In Jeff Nichols’s Loving, Ruth Negga and Joel Edgerton play Mildred and Richard Loving, the real-life couple who helped overturn race-based restrictions on marriage. While the story had been told previously, both as a TV film and documentary, Nichols approached the events that led up to the momentous Supreme Court decision, Loving v. Virginia, not as a history lesson, nor a courtroom drama, but as a simple love story. For Black History Month this month, we recognize how various Focus brought to the screen essential events from African American history in powerful new ways. Nichols’s simple approach the Lovings brought a new immediacy and poignancy to the 1967 court decision and the people at the center of it.
After seeing Nancy Buirski’s 2012 documentary The Loving Story, Nichols knew that the story of Richard and Mildred Loving would make a powerful feature film. For Buirski, and the other producers Colin Firth and Ged Doherty, Nichols was “the obvious person” to transform the documentary into a drama. “The love between two people was what impacted me emotionally,” Nichols explains. “Out of that grows the other importance of the story, which is the Supreme Court decision.” Richard Loving and Mildred Jeter grew up together in Caroline County in Virginia, a state that still had anti-miscegenation laws. Soon after the couple married in 1958, the county sheriff arrested them and the court gave them the opportunity to avoid prison if they left the state for a minimum of 25 years. Six years later, frustrated by being exiled from their families and the community they grew up in, Ruth allowed the ACLU to bring her case before the Supreme Court. On June 12, 1967, the court decided unanimously in favor of the Lovings and banning all laws against mixed-race marriages.
With the facts of the case known, Nichols focused on the emotional heart of the story, which was the quiet dignity of the couple. In so doing, Nichols was able to tell a universal story that recounted the long saga of the Lovings, from arrest to triumph, and also highlighted the continuing fight for marriage equality. "We’re having major conversations, major debates, major arguments right now about equality—racial equality, marriage equality,” Nichols explained. “What Richard and Mildred do is they show us how to have those conversations.” Simply put, Nichols’s hope is that people “walk out of the theater not necessarily thinking about the politics, but the human beings at the center of those politics.”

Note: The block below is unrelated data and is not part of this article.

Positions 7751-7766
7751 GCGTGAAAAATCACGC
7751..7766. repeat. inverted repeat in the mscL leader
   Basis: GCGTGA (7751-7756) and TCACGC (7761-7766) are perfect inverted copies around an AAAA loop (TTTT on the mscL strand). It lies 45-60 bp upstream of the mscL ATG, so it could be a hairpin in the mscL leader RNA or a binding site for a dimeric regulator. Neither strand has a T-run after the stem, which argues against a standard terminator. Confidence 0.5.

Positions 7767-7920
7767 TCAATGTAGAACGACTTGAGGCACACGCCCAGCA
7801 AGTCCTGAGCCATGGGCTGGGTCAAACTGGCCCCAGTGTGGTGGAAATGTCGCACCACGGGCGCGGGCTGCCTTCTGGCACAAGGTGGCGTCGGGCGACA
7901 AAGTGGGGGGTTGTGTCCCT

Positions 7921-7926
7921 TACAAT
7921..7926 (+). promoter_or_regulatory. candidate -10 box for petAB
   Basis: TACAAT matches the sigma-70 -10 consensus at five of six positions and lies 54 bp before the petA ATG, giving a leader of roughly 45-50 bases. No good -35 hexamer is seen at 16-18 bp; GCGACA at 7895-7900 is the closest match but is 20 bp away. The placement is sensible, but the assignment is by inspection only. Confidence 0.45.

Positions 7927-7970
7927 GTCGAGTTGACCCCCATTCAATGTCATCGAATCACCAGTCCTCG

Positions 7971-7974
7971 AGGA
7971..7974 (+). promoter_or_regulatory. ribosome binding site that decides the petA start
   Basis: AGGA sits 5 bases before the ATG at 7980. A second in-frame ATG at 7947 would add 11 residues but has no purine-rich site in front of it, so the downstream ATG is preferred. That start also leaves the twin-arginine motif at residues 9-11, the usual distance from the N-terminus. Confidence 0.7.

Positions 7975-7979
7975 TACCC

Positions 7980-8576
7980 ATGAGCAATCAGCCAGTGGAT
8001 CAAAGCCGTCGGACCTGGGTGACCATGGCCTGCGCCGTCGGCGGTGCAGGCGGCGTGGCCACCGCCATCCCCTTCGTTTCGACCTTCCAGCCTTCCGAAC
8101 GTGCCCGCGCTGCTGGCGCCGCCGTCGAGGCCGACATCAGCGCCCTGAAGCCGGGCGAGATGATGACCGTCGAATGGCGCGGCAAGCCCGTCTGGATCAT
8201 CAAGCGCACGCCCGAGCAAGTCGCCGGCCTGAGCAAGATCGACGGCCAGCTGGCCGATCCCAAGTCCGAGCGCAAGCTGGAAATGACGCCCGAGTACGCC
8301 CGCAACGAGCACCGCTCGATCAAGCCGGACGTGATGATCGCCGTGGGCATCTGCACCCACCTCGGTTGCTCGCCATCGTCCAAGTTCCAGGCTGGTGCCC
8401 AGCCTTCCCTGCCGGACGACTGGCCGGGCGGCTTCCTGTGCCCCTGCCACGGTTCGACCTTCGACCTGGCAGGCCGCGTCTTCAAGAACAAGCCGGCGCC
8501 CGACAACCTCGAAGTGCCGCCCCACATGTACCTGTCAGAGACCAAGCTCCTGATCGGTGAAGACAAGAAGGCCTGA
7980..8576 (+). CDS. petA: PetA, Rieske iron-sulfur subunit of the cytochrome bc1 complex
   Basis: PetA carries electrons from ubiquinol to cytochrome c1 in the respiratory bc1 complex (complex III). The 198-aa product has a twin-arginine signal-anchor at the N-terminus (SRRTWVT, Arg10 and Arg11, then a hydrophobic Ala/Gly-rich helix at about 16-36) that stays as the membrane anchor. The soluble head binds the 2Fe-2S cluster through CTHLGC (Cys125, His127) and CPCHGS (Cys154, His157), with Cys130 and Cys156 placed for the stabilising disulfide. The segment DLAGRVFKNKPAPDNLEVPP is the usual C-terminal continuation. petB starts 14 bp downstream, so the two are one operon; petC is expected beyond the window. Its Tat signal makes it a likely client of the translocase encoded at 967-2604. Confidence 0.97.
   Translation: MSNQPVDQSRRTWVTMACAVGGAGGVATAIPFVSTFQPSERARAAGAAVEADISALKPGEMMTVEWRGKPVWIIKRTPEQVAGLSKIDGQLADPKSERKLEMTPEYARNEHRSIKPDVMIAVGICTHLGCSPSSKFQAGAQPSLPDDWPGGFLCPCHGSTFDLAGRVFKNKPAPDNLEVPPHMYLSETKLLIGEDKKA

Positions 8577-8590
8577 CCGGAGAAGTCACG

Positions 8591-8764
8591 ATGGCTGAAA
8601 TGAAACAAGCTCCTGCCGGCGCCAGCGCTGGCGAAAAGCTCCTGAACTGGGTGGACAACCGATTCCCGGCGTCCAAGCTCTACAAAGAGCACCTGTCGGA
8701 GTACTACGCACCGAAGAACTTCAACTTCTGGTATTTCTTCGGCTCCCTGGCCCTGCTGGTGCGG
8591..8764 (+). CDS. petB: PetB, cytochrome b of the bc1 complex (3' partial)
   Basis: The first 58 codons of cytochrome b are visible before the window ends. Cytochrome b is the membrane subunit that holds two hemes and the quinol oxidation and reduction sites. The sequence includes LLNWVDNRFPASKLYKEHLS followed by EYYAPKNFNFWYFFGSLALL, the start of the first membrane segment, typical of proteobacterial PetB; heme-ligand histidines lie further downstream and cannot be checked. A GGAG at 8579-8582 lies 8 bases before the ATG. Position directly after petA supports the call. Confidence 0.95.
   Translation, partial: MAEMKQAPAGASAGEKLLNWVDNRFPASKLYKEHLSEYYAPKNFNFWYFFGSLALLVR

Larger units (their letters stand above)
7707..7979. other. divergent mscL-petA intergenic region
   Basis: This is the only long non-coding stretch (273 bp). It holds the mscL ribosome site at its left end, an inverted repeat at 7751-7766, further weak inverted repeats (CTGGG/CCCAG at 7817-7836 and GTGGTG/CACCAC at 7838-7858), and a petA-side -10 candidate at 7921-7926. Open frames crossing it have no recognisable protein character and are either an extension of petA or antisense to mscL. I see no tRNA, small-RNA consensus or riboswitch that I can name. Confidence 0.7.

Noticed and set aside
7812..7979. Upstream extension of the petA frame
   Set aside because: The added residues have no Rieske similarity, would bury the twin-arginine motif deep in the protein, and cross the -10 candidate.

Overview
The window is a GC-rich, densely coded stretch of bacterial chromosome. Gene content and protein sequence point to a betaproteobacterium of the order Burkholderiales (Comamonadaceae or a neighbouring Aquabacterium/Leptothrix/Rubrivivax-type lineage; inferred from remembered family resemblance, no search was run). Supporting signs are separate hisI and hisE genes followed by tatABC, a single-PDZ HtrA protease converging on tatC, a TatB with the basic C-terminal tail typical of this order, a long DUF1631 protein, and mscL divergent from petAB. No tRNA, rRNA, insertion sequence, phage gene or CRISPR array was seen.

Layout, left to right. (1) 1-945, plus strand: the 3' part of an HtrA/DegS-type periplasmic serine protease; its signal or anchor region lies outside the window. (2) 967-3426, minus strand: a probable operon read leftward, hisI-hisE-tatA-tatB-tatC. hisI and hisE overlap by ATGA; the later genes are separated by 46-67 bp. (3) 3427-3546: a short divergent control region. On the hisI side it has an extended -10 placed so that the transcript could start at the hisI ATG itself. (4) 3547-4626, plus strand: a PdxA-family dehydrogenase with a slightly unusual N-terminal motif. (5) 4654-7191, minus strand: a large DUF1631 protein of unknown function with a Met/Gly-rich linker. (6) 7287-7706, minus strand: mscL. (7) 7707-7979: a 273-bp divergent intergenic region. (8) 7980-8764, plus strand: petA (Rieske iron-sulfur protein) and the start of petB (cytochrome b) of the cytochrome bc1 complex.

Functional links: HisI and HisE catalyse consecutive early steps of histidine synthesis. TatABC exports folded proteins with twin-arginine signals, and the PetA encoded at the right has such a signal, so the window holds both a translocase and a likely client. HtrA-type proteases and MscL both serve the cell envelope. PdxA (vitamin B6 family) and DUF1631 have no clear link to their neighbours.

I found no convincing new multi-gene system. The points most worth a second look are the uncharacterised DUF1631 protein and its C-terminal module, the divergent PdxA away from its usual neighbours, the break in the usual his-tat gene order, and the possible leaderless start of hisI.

For Ken Tanabe, the child of a Japanese father and Belgian mother who founded the holiday Loving Day, the Lovings affirmed the validity of his own mixed family. For him, the couple “brought a quiet strength and perseverance to the challenges they faced, and they made history in the process,” a point exemplified in the film. For others, the Lovings struggle spoke to the contemporary fight for marriage equality. Nichols himself felt the pressure to get the film out before the Supreme Court ruled on Obergefell v. Hodges, the case dealing with same-sex marriage. “I remember thinking there was some notion of, 'Wow, we need to get this thing made, because this decision will come down and it’ll be done,'” Nichols recalls.
Acclaimed by over 30 top critics as one of the ten best films of 2016, Loving made the past present and poignant for its audience. Time Magazine exclaimed that Nichols “tells the Lovings’ story in a way that feels immediate and modern, and not just like a history lesson.” Rolling Stone added, “Nichols has given us a quietly devastating film that resonates for the here and now and marches to the cadences of history and the heart.” The film’s ability to take a page from African American history to teach everyone a lesson about the primacy of love serves as a fitting memorial for the Lovings. Negga, who was nominated for an Academy Award® For Best Actress for her performance, explained, “Our film is not about black America, it’s about America. White and black America. You know, we’re all in this together.”